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Film / The Son of Kong

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The Twelve Foot Ape Befriended them On the Island of King Kong!

Denham: You'll never catch a monkey that way.
Hilda: Did you ever catch a monkey?
Denham: Did I ever..? (laughs) Lady, you'd be surprised.
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The Son of Kong is the 1933 sequel to the classic monster movie King Kong (1933). Directed by Ernest B. Schoedsack, the film was rushed into production immediately following the success of the first film and hit theaters a mere nine months later. Robert Armstrong reprises his role as Carl Denham alongside Frank Reicher and Victor Wong reappearing as Captain Englehorn and Charlie respectively.

A month after Kong's rampage through New York, Carl Denham is now bankrupt following the countless lawsuits to pay for the collateral damage. To avoid being indicted, Denham flees with Englehorn to the East Indies to make a living hauling cargo. During a stop at the island of Dakang he meets a struggling entertainer named Hilda Petersen, and also finds there Captain Nihls Helstrom, the man who sold him the original map to Skull Island. Helstrom convinces Denham to return to the island by claiming it contains a great treasure, but this is all a ploy to leave Dakang before he's arrested for the murder of Hilda's father. After a mutiny that strands all parties involved on the island, Denham and Hilda run into an albino member of Kong's species, which Denham believes might be Kong's surviving son.

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Special effects pioneer Willis O'Brien returned to provide the stop-motion visual for Little Kong and the creature of Skull Island, recycling assets from the first film to save on time and money.


Tropes in The Son of Kong include:

  • Accidental Truth: Helstrom lies about there being a treasure on Skull Island, but when the group returns to the island, they find that there actually is a treasure.
  • Affectionate Nickname: Carl almost immediately starts referring to Kong's son as Little Kong.
  • All There in the Manual: Little Kong is named 'Kiko' in the script, being a portmanteau of his father's name King Kong, despite never actually being called this in the movie.
  • Bears Are Bad News: One of the new threats on Skull Island is an enormous and aggressive cave bear which is even bigger than Little Kong.
  • Because You Were Nice to Me: Little Kong helps out the humans because they rescue him from quicksand and later help bandage him up after a bad fight, Carl apologizing for taking his father away as he does so.
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  • Behemoth Battle: Just like the original film, Kong's son battles some of Skull Island's vicious beasts, in this case a Nothosaurus and a cave bear.
  • Bittersweet Ending: Skull Island sinks beneath the sea, taking the friendly Little Kong with it, but Denham, Englehorn, Charlie, and Hilda are able to escape and have a huge gemstone that will make them rich.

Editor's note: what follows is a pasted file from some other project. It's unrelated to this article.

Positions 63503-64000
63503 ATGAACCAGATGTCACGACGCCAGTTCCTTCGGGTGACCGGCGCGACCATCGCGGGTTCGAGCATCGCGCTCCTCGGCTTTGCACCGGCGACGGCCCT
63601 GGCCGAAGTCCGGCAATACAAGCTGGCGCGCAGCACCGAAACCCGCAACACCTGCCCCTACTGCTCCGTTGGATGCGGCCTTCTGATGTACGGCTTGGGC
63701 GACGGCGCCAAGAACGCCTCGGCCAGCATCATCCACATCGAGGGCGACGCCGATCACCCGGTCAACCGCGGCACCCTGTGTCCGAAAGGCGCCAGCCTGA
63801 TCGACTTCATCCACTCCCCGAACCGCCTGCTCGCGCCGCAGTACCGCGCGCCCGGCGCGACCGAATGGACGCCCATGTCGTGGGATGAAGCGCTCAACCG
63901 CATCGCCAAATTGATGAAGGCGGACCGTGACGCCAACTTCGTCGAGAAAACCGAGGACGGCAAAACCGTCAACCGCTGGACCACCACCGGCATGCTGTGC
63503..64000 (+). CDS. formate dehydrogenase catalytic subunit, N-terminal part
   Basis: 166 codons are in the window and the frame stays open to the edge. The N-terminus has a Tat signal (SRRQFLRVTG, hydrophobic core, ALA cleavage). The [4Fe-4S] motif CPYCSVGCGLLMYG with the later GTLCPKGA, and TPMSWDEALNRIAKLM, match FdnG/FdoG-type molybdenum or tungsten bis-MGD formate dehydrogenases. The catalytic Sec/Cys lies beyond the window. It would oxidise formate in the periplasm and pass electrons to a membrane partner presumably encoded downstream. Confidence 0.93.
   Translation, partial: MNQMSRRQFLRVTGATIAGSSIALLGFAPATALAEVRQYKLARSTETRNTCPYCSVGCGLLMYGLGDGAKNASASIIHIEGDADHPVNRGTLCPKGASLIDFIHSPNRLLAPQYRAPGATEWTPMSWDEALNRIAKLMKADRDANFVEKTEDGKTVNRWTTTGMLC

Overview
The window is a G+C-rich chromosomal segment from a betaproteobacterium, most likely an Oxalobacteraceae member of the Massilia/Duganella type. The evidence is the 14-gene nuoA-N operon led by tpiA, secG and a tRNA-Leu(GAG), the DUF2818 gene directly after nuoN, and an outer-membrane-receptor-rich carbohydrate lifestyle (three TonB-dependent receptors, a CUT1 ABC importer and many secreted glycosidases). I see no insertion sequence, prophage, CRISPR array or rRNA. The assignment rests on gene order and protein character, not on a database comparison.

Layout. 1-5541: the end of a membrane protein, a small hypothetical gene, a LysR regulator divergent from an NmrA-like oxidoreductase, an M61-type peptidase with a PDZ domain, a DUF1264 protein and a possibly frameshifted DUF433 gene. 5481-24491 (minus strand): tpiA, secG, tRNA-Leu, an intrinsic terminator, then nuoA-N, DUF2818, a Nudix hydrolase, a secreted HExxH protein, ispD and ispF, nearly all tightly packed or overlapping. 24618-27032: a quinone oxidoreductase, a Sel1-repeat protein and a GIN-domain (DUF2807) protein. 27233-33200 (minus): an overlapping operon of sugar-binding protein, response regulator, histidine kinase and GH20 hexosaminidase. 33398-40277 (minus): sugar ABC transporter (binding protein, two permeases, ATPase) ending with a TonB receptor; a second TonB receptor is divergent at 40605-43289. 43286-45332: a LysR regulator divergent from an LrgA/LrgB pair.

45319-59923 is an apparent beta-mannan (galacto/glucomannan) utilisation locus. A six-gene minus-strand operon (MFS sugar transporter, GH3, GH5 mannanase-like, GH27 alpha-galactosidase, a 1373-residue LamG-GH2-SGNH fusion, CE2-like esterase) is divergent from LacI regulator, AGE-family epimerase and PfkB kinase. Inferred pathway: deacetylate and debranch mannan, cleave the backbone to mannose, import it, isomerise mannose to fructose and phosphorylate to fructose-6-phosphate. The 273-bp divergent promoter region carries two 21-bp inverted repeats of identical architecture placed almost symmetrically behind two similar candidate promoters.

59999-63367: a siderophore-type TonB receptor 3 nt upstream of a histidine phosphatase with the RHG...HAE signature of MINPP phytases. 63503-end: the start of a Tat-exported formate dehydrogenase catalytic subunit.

• Breaking the Fourth Wall: After defeating the Nothosaurus, Little Kong looks right at the camera and shrugs while making a sheepish expression.
  • Chew Toy: Everything had gone downhill on Helstrom in the time since Denham last encountered him, and his own actions continually makes everything worse for him until he gets literally chewed up and eaten.
  • Comically Missing the Point: Carl tells Englehorn that there's a Little Kong. When asked how little, he glibly replies he's only about twelve feet tall.
  • Developing Doomed Characters: Well, doomed is overstating it, but when a movie is only 69 minutes long and spends 43 of them actually getting to the big monkey, you've launched headlong into this trope.
  • Diabolus ex Machina: In the last five minutes, Skull Island suddenly and unexpectedly starts to sink shortly after Denham and the others land on it, killing Kiko.
  • Hate Sink: Helstrom kills Hilda's father and tries to get the group killed to save his own skin, acting as the human antagonist of the film since Kiko is much friendlier than his father and wouldn't work as an antagonist.
  • Heroic Sacrifice: Little Kong and Carl make their way to the top of the mountain. As the water rises, Kong holds him up out of the water until he can be rescued, but the rowboat is far too small to take Little Kong with them and his foot is caught in a crevice preventing him from even trying to swim, so he's pulled under and drowns instead.
  • Karma Houdini Warranty: That film opens with Carl having to flee New York ahead of a series of lawsuits and a grand jury indictment stemming from Kong's damage to the city.
  • Laser-Guided Karma: Helstrom is abruptly killed off at the end when he tries to leave the rest to die by escaping on the boat by himself, only to run afoul of a vicious plesiosaur.
  • Quicksand Sucks: Denham finds Kiko sinking into quicksand and chooses to rescue the ape by pushing a log in to let him climb out with. Kiko takes a shine to him after that.
  • Reality Ensues: After Kong's rampage through the city, rather then having Hero Insurance, Carl is shown to be dead-broke with many lawsuits still on his hands. And since his actions also caused Kong to rampage on the natives, they're now hostile to Denham's group.
  • Temper-Ceratops: Continuing the tradition of a herbivorous dinosaur being a human-hating monster, the crew are menaced by a rampaging Styracosaurus (which was originally intended for the first film).
  • You Killed My Father: Or rather "He killed my father", as Hilda says of Helstrom. Carl inverts it on himself when apologizing to Kiko for his role in Kong senior's demise.
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